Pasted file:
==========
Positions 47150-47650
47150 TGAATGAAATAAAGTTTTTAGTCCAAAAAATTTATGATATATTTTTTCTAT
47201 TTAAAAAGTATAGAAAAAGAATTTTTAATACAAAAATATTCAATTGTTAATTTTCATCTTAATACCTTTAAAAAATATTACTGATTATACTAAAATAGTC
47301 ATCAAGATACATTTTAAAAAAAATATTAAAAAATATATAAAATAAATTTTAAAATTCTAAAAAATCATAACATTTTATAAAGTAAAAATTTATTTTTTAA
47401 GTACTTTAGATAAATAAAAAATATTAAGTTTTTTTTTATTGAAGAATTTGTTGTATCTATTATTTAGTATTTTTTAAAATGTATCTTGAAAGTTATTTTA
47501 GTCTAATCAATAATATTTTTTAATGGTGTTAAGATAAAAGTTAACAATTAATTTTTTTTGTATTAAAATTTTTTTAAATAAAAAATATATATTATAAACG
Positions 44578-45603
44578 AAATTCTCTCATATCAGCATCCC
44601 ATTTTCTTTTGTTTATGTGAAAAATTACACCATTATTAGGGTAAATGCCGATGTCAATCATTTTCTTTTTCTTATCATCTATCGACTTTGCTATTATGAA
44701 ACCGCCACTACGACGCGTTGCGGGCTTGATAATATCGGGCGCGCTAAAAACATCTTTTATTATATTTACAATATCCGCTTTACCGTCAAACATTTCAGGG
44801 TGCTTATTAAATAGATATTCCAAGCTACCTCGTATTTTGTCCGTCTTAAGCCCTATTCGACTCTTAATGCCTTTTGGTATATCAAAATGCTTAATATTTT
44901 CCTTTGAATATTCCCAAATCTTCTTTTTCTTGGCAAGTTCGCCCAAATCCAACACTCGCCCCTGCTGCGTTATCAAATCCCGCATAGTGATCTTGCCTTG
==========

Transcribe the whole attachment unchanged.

Positions 47150-47650
47150 TGAATGAAATAAAGTTTTTAGTCCAAAAAATTTATGATATATTTTTTCTAT
47201 TTAAAAAGTATAGAAAAAGAATTTTTAATACAAAAATATTCAATTGTTAATTTTCATCTTAATACCTTTAAAAAATATTACTGATTATACTAAAATAGTC
47301 ATCAAGATACATTTTAAAAAAAATATTAAAAAATATATAAAATAAATTTTAAAATTCTAAAAAATCATAACATTTTATAAAGTAAAAATTTATTTTTTAA
47401 GTACTTTAGATAAATAAAAAATATTAAGTTTTTTTTTATTGAAGAATTTGTTGTATCTATTATTTAGTATTTTTTAAAATGTATCTTGAAAGTTATTTTA
47501 GTCTAATCAATAATATTTTTTAATGGTGTTAAGATAAAAGTTAACAATTAATTTTTTTTGTATTAAAATTTTTTTAAATAAAAAATATATATTATAAACG
Positions 44578-45603
44578 AAATTCTCTCATATCAGCATCCC
44601 ATTTTCTTTTGTTTATGTGAAAAATTACACCATTATTAGGGTAAATGCCGATGTCAATCATTTTCTTTTTCTTATCATCTATCGACTTTGCTATTATGAA
44701 ACCGCCACTACGACGCGTTGCGGGCTTGATAATATCGGGCGCGCTAAAAACATCTTTTATTATATTTACAATATCCGCTTTACCGTCAAACATTTCAGGG
44801 TGCTTATTAAATAGATATTCCAAGCTACCTCGTATTTTGTCCGTCTTAAGCCCTATTCGACTCTTAATGCCTTTTGGTATATCAAAATGCTTAATATTTT
44901 CCTTTGAATATTCCCAAATCTTCTTTTTCTTGGCAAGTTCGCCCAAATCCAACACTCGCCCCTGCTGCGTTATCAAATCCCGCATAGTGATCTTGCCTTG